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Alternating metabolic pathways in NGF-deprived sympathetic neurons affect caspase-independent death.

Chang LK, Schmidt RE, Johnson EM - J. Cell Biol. (2003)

Bottom Line: However, the events themselves that culminate in caspase activation can have deleterious effects because caspase inhibitor-saved cells ultimately die in a caspase-independent manner.Third, permeability transition pore inhibition by cyclosporin A attenuates NGF deprivation-induced loss of mitochondrial proteins, suggesting that permeability transition pore opening may have a function in regulating the degradation of mitochondria after cytochrome c release.Identification of changes in caspase inhibitor-saved cells may provide the basis for rational strategies to augment the effectiveness of the therapeutic use of postmitochondrial interventions.

View Article: PubMed Central - PubMed

Affiliation: Washington University School of Medicine, Saint Louis, MO 63110, USA.

ABSTRACT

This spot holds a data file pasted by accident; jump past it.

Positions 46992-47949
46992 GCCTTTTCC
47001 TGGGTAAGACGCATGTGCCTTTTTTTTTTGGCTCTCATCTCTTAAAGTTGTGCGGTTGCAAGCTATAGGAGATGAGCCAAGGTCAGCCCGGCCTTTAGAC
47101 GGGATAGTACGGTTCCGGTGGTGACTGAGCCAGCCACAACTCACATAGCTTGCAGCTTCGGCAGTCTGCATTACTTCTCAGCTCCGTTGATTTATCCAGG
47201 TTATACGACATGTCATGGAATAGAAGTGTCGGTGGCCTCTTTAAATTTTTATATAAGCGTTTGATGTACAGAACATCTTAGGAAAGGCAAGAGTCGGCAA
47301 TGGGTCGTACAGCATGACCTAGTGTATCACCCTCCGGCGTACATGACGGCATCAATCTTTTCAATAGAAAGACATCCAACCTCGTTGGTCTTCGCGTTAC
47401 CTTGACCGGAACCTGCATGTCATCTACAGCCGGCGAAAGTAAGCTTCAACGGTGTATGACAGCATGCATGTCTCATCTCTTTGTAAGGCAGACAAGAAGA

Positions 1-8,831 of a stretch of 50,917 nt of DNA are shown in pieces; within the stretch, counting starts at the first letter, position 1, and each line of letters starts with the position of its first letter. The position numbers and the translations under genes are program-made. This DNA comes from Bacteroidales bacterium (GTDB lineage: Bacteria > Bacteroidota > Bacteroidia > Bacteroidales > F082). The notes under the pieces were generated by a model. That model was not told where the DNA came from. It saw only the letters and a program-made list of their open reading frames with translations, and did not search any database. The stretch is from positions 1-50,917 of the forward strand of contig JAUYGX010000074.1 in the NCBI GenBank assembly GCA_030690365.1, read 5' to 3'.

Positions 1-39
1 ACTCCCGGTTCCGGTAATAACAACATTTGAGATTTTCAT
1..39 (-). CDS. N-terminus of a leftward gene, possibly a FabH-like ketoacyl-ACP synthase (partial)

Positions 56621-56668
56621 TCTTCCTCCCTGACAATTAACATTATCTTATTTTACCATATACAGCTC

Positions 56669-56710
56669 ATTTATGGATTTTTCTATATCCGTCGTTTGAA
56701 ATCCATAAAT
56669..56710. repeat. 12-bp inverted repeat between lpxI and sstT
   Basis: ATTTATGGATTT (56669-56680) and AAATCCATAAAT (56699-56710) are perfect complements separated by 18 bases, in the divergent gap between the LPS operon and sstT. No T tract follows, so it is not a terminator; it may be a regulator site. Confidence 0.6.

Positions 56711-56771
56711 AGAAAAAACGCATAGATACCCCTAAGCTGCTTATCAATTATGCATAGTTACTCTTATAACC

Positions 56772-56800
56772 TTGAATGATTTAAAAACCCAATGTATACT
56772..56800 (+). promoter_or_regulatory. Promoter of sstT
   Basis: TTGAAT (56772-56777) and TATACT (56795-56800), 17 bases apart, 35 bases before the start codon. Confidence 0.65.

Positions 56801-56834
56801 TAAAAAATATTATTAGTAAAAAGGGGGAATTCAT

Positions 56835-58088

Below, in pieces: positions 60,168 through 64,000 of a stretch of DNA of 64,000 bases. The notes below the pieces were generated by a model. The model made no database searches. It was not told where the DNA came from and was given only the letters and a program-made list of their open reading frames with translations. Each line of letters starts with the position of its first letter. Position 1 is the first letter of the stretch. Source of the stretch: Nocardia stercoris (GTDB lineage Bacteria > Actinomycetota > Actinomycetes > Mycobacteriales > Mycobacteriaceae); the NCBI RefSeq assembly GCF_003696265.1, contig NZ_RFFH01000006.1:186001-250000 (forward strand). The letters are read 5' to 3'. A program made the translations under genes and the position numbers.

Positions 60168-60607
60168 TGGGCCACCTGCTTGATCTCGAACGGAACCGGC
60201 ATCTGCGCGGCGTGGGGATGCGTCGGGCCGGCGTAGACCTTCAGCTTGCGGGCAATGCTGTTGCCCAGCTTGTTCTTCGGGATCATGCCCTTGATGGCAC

Mitochondrial release of cytochrome c in apoptotic cells activates caspases, which execute apoptotic cell death. However, the events themselves that culminate in caspase activation can have deleterious effects because caspase inhibitor-saved cells ultimately die in a caspase-independent manner. To determine what events may underlie this form of cell death, we examined bioenergetic changes in sympathetic neurons deprived of NGF in the presence of a broad-spectrum caspase inhibitor, boc-aspartyl-(OMe)-fluoromethylketone. Here, we report that NGF-deprived, boc-aspartyl-(OMe)-fluoromethylketone-saved neurons rely heavily on glycolysis for ATP generation and for survival. Second, the activity of F0F1 contributes to caspase-independent death, but has only a minor role in the maintenance of mitochondrial membrane potential, which is maintained primarily by electron transport. Third, permeability transition pore inhibition by cyclosporin A attenuates NGF deprivation-induced loss of mitochondrial proteins, suggesting that permeability transition pore opening may have a function in regulating the degradation of mitochondria after cytochrome c release. Identification of changes in caspase inhibitor-saved cells may provide the basis for rational strategies to augment the effectiveness of the therapeutic use of postmitochondrial interventions.